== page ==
Caroline Wozniacki weighs in on the grunting debate and says that offenders have an unfair advantage by distracting foes when they emit loud noises. "I think there are some players who do it on purpose," Wozniacki told reporters. "They don't do it in practice and then they come into the match and they grunt. I think they [officials] could definitely cut it. If you grunt really loudly your opponent cannot hear how you hit the ball. Because the grunt is so loud, you think the ball is coming fast and suddenly the ball just goes slowly. In tight moments, maybe the grunt helps them with getting less nervous."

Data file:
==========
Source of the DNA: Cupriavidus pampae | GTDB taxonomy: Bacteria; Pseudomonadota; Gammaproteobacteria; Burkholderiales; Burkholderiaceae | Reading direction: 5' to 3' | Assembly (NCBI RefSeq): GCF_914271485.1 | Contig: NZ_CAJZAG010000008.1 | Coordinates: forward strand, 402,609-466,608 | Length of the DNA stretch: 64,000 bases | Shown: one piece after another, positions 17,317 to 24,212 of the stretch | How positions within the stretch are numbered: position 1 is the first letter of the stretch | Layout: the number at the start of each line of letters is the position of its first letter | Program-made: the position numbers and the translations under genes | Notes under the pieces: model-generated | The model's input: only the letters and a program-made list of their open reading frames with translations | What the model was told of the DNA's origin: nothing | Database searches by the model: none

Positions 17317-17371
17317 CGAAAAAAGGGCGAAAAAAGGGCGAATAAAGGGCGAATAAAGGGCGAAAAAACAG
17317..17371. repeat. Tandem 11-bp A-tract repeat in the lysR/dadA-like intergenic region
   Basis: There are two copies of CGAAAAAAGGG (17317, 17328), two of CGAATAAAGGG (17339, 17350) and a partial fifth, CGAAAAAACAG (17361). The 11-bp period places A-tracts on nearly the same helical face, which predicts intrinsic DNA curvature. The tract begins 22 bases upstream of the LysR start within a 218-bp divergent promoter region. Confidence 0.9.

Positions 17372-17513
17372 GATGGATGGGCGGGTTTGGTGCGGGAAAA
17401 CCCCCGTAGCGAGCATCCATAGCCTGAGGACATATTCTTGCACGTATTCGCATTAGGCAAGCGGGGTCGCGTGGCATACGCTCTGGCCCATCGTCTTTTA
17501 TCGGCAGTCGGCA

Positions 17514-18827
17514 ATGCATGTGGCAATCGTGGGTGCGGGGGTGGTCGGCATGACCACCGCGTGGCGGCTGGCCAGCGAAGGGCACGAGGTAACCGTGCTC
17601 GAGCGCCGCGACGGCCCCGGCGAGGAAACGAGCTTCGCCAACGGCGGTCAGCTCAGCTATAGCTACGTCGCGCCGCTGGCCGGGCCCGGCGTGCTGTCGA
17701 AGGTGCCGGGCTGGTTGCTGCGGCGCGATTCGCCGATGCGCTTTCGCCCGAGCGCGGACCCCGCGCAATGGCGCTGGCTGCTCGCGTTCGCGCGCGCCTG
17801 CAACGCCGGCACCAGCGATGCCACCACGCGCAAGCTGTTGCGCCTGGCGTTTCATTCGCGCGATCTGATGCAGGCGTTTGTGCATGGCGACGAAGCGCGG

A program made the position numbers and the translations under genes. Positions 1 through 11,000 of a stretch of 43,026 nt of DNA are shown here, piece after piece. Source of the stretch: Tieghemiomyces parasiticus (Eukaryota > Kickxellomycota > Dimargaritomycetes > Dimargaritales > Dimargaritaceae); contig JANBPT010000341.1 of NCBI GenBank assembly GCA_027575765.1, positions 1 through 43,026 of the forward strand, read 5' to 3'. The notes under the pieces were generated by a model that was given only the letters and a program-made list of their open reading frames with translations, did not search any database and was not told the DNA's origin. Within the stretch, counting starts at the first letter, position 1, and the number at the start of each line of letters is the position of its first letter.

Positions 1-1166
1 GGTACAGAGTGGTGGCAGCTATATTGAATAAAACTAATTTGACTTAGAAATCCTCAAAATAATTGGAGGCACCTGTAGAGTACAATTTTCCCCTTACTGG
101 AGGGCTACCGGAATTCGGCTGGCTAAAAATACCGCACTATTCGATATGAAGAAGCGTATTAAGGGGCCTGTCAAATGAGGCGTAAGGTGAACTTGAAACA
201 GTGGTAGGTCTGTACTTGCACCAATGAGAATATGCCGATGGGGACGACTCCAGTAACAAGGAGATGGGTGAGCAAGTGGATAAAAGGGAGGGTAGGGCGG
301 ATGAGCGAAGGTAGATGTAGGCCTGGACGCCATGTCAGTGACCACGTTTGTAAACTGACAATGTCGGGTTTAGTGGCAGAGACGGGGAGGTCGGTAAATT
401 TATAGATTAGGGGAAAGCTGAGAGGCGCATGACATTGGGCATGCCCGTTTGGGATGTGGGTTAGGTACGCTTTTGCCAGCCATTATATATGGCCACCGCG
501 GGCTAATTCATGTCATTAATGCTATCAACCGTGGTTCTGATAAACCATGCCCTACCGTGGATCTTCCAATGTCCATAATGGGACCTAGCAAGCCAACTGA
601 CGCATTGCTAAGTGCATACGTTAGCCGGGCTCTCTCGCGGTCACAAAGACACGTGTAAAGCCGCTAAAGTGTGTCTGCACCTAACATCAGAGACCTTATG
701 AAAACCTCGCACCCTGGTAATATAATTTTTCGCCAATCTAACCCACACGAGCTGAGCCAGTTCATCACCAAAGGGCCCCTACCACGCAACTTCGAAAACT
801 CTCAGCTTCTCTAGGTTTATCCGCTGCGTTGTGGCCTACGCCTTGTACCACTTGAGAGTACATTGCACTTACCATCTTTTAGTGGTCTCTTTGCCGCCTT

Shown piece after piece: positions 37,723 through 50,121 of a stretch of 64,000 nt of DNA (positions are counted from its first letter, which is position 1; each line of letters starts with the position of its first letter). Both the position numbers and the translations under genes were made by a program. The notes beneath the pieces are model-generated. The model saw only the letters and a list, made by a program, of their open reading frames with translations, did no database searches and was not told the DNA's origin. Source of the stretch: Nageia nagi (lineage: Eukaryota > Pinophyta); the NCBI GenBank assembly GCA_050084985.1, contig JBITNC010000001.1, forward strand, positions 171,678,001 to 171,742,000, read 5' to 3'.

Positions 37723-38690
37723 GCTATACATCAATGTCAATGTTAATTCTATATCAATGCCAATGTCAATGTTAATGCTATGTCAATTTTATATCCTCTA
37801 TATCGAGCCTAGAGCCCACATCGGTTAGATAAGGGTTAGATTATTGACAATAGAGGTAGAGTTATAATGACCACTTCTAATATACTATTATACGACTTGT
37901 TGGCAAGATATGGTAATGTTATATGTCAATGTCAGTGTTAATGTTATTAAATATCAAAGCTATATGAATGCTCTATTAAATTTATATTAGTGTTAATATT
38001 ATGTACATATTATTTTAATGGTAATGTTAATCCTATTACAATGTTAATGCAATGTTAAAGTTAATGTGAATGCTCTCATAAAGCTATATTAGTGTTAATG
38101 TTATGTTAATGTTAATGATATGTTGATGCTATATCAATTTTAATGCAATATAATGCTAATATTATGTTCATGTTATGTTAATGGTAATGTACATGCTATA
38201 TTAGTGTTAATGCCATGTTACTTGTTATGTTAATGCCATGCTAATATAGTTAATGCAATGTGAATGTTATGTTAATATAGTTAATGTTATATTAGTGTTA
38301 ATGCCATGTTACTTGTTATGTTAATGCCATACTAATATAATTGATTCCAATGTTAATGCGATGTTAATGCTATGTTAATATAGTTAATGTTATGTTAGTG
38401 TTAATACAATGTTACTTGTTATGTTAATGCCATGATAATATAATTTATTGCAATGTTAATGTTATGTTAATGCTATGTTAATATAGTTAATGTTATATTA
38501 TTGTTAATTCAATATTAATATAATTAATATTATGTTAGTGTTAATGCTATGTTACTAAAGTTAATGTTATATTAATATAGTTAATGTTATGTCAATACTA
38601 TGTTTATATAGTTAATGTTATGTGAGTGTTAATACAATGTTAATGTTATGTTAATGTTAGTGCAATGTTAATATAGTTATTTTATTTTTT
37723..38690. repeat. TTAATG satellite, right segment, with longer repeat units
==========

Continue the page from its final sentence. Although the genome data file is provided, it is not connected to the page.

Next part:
WTA CEO Stacey Allaster said that the tour would begin to address the issue at the grassroots level. "The guys are grunting as well, it's not unique to women's tennis," she said. "But our female DNA transmits it in a different way. I'm very focused on the fans and I have seen a slight increase in the fan comments that we're receiving. So I do think on that basis that we should look at it. And if we're going to make any changes, it needs to [start] with the junior players…It just comes down to education. They have to determine how they want their brand to be."
Wozniacki's close friend Victoria Azarenka, who is one of the WTA’s loudest grunters, told reporters in Istanbul that everyone should mind their own business and "I can't stop, and I won't."